TRENDING

New Odia CM's tribal heritage 'sets him apart' from Hindutva Brahminical norms

By Bhabani Shankar Nayak*  Mohan Charan Majhi took the oath as the new Chief Minister of Odisha following the electoral defeat of the BJD led by Naveen Patnaik, who served as Chief Minister for twenty-four years. The new Chief Minister is the son of a security guard and a four-time MLA who hails from the remote village of Raikala in the Keonjhar district. He belongs to the Santali tribe and comes from a working-class family. Such achievements and political mobilities are possible only in a democratic society. Majhi’s leadership even in the form of symbolic representation in a democracy deserves celebration.

Pellet gun fire severely injures Dalit worker off Bangladesh border

By Kirity Roy*  This is regarding an incident of firing pellets by the Border Security Force (BSF) personnel attached with Panchadoji Border Outpost of ‘E’ Company of 90 BSF Battalion on a Schedule Caste youth of village Parmananda under Dinhata Police Station of Cooch Behar district of West Bengal. The victim was severely injured and one portion of his face became disfigured due to pellet firing by the BSF.

Sanction to persecute Arundhati Roy under UAPA politically motivated: PUCL

Counterview Network  Top human rights group, People’s Union for Civil Liberties, has demanded that the authorities should immediately withdraw the prosecution against top author Arundhati Roy and Dr Sheikh Showkat Hussain, a Kashmir academic, under the " unconstitutional"  Unlawful Activities (Prevention) Act  (UAPA), calling the Delhi  Lieutenant-Governor nod for the Delhi police move "politically motivated".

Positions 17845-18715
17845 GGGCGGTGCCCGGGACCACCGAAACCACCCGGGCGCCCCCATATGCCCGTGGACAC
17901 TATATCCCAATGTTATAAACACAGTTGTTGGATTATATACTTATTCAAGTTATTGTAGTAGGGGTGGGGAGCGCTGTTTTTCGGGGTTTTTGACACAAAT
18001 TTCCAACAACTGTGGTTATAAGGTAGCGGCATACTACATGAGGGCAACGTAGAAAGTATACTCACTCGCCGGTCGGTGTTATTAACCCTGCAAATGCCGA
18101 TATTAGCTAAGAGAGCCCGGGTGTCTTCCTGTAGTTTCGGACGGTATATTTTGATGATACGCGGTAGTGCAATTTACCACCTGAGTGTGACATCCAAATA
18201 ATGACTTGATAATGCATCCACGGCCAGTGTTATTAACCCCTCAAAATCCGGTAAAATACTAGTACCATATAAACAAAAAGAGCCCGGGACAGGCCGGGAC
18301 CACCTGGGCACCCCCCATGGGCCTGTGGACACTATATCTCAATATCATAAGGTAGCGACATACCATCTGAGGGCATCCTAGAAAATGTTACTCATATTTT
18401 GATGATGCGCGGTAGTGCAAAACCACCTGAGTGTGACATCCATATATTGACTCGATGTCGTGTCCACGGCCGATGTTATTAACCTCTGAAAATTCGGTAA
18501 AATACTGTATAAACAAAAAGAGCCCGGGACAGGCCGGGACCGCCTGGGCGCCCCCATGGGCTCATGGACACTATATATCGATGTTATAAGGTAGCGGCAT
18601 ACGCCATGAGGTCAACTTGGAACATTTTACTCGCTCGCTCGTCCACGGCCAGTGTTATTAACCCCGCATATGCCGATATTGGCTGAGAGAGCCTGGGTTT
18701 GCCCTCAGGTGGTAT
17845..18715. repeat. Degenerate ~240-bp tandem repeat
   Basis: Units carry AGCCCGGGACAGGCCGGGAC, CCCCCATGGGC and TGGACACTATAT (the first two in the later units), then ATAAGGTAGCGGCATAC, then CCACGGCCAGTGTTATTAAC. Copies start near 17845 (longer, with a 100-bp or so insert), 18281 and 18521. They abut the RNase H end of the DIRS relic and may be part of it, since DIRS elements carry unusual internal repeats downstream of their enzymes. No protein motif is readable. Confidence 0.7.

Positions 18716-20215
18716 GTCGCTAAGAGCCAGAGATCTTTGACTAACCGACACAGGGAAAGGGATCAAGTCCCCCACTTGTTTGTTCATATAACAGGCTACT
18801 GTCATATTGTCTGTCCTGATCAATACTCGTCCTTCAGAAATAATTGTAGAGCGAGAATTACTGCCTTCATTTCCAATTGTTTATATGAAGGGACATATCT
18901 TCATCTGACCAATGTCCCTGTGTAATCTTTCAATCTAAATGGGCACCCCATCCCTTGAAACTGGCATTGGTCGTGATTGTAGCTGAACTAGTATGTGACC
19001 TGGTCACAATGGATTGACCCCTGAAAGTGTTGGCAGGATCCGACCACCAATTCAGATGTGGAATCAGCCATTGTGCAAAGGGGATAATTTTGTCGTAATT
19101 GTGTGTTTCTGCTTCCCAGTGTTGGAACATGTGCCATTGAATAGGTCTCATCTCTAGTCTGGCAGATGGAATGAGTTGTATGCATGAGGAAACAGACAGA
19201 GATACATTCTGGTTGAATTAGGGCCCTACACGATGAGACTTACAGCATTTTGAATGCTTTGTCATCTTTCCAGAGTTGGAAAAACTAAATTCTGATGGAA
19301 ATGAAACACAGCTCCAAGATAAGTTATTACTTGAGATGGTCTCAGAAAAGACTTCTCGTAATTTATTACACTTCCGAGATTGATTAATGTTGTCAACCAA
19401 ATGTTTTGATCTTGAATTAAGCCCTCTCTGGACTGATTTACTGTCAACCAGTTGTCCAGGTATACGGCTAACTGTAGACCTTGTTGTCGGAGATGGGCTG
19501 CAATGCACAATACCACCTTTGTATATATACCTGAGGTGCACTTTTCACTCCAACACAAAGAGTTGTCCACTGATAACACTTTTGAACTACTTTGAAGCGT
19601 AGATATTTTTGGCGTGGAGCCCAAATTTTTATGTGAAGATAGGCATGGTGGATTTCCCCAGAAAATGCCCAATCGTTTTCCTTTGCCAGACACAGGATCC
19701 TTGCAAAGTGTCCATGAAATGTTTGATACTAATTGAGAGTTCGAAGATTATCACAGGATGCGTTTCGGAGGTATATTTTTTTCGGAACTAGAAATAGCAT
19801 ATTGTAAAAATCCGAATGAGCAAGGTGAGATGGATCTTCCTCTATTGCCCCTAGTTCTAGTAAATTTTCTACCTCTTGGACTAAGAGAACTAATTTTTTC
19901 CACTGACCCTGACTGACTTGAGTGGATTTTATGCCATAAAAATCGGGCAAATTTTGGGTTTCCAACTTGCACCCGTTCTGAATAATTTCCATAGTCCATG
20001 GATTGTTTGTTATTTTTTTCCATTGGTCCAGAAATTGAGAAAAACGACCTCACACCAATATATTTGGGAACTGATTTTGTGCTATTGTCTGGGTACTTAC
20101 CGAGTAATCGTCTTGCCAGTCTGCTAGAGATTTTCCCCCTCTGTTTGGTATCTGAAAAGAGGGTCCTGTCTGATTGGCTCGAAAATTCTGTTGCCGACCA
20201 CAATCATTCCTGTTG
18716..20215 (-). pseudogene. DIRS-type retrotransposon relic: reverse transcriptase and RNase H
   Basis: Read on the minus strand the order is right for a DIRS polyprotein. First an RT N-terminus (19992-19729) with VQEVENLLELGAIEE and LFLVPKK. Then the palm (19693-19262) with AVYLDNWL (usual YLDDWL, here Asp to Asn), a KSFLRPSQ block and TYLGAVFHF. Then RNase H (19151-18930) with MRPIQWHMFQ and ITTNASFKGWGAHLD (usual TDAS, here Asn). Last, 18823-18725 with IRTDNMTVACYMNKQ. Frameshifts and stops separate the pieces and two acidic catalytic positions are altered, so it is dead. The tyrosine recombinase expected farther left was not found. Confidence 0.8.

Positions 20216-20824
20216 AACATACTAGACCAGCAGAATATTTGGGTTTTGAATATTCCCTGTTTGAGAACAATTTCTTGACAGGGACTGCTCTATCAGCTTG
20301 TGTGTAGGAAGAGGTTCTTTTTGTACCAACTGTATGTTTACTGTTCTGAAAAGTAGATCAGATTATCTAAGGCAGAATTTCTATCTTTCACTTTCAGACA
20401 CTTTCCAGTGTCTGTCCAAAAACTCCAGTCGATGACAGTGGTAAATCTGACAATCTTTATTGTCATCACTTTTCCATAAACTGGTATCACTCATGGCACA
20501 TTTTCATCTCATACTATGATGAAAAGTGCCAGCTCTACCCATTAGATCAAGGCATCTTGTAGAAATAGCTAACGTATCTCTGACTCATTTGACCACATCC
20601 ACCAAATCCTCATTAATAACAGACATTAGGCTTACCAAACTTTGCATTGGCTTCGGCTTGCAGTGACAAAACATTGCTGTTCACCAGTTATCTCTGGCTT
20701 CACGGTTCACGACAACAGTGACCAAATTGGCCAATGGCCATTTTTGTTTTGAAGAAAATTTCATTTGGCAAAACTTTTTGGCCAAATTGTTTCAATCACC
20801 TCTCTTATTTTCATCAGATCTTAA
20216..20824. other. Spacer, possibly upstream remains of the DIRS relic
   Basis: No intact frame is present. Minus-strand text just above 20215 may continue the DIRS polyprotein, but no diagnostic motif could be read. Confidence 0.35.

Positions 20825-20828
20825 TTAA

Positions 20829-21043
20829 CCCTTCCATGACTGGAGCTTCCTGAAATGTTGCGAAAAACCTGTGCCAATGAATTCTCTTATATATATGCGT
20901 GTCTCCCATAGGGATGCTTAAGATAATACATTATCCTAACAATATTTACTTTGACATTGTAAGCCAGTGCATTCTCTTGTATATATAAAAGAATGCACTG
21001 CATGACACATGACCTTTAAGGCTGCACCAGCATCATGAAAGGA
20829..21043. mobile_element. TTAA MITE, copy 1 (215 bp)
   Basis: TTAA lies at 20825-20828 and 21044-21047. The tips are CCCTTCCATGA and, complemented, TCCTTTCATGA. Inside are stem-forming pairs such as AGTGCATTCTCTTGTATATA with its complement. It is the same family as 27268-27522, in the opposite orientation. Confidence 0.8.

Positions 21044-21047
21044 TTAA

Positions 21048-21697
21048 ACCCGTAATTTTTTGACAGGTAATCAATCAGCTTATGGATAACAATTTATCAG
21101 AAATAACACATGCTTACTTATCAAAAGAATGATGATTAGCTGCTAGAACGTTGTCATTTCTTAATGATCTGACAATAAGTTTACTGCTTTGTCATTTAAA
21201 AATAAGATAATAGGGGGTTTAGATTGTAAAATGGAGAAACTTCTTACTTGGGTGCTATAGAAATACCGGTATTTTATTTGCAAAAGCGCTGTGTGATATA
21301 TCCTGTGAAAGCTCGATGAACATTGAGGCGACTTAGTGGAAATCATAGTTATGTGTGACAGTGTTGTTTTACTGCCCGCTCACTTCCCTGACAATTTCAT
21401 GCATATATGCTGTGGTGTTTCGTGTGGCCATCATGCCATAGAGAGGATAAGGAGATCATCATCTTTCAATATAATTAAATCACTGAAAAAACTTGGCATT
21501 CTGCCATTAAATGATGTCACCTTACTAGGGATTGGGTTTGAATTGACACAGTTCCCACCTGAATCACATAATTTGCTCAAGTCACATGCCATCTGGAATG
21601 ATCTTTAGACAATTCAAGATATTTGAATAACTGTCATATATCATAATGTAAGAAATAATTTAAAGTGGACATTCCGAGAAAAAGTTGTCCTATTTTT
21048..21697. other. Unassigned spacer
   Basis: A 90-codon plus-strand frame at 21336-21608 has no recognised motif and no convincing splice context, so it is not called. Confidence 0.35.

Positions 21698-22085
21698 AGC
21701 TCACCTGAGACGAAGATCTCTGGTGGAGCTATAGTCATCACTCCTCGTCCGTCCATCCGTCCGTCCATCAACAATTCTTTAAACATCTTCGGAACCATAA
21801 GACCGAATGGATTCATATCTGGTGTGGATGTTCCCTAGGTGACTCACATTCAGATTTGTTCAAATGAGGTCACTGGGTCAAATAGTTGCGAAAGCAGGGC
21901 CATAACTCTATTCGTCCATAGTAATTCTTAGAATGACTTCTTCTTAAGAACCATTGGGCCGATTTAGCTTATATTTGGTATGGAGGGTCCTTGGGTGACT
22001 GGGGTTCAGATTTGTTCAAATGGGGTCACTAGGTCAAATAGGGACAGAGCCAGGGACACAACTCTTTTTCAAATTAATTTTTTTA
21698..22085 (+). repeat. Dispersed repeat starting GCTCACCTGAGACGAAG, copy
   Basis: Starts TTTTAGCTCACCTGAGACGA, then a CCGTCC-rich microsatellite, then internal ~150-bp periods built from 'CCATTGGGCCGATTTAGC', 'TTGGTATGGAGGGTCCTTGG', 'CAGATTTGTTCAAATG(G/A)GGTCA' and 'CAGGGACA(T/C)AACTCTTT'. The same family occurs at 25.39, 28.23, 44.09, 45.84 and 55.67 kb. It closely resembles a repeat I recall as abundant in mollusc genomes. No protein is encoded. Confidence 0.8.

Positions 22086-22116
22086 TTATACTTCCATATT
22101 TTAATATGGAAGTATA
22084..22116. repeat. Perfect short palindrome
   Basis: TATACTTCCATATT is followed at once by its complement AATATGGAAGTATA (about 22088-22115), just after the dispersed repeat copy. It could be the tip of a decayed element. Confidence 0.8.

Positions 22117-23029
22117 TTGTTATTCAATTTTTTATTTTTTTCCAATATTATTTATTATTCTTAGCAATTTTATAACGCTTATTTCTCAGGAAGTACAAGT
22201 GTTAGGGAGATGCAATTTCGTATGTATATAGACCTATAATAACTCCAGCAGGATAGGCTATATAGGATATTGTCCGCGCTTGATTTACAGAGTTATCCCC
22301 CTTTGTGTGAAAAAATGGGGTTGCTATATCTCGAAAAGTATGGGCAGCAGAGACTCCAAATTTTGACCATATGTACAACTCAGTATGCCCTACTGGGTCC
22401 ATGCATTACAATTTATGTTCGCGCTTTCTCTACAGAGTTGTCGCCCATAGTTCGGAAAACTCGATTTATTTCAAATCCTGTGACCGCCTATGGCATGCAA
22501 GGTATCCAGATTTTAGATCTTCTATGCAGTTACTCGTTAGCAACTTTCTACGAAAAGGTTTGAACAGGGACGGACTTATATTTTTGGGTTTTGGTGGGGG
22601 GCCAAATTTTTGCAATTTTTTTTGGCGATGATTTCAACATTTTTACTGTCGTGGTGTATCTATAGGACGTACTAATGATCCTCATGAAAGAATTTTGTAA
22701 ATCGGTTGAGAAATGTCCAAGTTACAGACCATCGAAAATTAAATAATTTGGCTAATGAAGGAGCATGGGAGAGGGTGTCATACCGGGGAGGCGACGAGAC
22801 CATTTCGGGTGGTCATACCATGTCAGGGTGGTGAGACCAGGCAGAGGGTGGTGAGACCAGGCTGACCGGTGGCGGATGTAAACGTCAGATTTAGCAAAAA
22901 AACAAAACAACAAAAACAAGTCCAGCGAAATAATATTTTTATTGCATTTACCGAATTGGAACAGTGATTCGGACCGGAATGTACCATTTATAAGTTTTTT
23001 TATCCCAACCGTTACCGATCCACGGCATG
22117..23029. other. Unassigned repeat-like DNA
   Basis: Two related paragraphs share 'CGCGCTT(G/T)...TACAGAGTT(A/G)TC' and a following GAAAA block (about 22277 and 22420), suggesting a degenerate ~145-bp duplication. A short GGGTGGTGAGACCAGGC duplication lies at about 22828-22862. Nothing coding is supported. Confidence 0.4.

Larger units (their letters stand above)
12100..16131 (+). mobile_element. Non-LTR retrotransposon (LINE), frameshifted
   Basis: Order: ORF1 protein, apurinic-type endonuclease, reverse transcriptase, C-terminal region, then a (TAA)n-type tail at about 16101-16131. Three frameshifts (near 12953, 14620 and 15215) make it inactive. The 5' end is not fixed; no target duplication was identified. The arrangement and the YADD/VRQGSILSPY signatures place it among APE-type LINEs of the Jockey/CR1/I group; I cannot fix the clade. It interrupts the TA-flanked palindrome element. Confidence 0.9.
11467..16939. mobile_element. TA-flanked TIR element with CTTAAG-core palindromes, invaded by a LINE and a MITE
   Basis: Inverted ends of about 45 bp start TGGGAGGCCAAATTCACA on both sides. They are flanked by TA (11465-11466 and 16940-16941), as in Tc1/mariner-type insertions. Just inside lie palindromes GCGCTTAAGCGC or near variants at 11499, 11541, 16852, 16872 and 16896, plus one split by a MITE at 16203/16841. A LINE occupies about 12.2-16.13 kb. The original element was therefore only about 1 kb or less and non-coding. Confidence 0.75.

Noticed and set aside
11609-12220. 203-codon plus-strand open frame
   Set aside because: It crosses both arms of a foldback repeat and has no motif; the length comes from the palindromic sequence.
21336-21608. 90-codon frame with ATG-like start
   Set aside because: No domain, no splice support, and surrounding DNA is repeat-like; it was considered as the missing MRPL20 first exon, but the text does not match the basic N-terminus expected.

What stops Kavach? Why no time to focus on common trains meant for common people?

By Atanu Roy  A goods train rammed into Kanchenjunga Express on 17th June morning in North Bengal. This could have been averted if the time tested anti-collision system (Kavach) was in place. 

A Hindu alternative to Valentine's Day? 'Shiv-Parvati was first love marriage in Universe'

By Rajiv Shah*   The other day, I was searching on Google a quote on Maha Shivratri which I wanted to send to someone, a confirmed Shiv Bhakt, quite close to me -- with an underlying message to act positively instead of being negative. On top of the search, I chanced upon an article in, imagine!, a Nashik Corporation site which offered me something very unusual. 

Lip-service on World Environment Day vs 'watered-down' eco-safeguards

By Shankar Sharma*  Just a few days ago, the world remembered the routinely forgotten global environment on the occasion of World Environment Day, briefly though, maybe just for the day. There were reports of a few high profile ceremonies in different parts of the country, including a few in New Delhi. Prime Minister Narendra Modi reportedly asked the people of our country to plant one tree per each person as a mark of respect/ gratitude for our mothers.

Swami Vivekananda's views on caste and sexuality were 'painfully' regressive

By Bhaskar Sur* Swami Vivekananda now belongs more to the modern Hindu mythology than reality. It makes a daunting job to discover the real human being who knew unemployment, humiliation of losing a teaching job for 'incompetence', longed in vain for the bliss of a happy conjugal life only to suffer the consequent frustration.